“Are you happy with how everything’s going?”
“I love your cover. Did you get a say in the art?”
What if I’m broke and/or I don’t want to buy my friend’s book?
Great! Fine! Simply don’t tell your friend. Don’t lie about it, just don’t announce it. Do NOT come up to your friend, who is nervous as hell about sales, and go “Oh, I wish I could buy your book but I can’t, I’m just not buying any new books right now, ha ha, we have too many.” The lines above should work perfectly well instead.
What do I ask at a book event?
Oh hooray!! You are a wonderful person, for you have filled a seat at a bookstore reading, and St. Peter will remember this moment. You do not need to have read the book already. It’s not a book club, it’s a book promotion event. (And you do not need to buy the book—you might already own it, for one thing—but it sure would be great if you bought something from the wonderful bookstore that hosted.) Here are some questions you can ask for almost any book:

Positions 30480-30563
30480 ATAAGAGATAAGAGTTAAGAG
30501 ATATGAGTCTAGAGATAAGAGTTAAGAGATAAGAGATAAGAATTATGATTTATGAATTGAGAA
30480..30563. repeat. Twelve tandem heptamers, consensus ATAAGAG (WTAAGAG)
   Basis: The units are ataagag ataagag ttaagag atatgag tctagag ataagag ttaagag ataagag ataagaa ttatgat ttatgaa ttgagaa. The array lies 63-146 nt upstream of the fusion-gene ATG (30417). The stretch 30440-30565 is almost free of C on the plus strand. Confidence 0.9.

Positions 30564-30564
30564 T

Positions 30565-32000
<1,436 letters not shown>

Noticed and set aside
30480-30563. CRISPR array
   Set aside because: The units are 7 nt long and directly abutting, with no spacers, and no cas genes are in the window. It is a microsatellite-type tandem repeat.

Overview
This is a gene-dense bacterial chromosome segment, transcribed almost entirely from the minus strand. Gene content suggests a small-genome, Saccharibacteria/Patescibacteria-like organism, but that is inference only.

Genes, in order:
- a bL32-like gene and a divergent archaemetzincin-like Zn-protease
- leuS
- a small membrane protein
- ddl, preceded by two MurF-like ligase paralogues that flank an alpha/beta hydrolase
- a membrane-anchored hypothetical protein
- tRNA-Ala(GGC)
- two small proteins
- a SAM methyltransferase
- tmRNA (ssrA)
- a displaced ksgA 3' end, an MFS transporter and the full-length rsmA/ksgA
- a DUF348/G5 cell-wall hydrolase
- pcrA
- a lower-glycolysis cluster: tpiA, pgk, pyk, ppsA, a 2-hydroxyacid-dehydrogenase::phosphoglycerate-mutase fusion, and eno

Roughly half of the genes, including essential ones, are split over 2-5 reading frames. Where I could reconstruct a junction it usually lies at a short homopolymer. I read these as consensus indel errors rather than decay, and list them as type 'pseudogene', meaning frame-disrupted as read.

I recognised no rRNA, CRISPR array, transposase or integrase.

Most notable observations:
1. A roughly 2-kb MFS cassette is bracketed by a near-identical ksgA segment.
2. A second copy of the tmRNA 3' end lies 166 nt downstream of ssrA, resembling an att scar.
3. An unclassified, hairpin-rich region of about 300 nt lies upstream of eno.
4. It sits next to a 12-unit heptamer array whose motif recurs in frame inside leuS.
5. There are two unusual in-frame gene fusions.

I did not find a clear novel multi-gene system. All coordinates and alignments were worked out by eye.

-“What was the first passage you wrote, and did it make it into the final version?”
-“What did you end up having to cut that you wish you could have kept?”
-“Who would you cast in the movie?”
-“What did you learn in the research that surprised you?”
-“How do you feel about the book being out in the world now?”
What questions are kind of annoying?
The fact that you showed up is so lovely that you’re forgiven just about any question. That said, these might not be the best ones.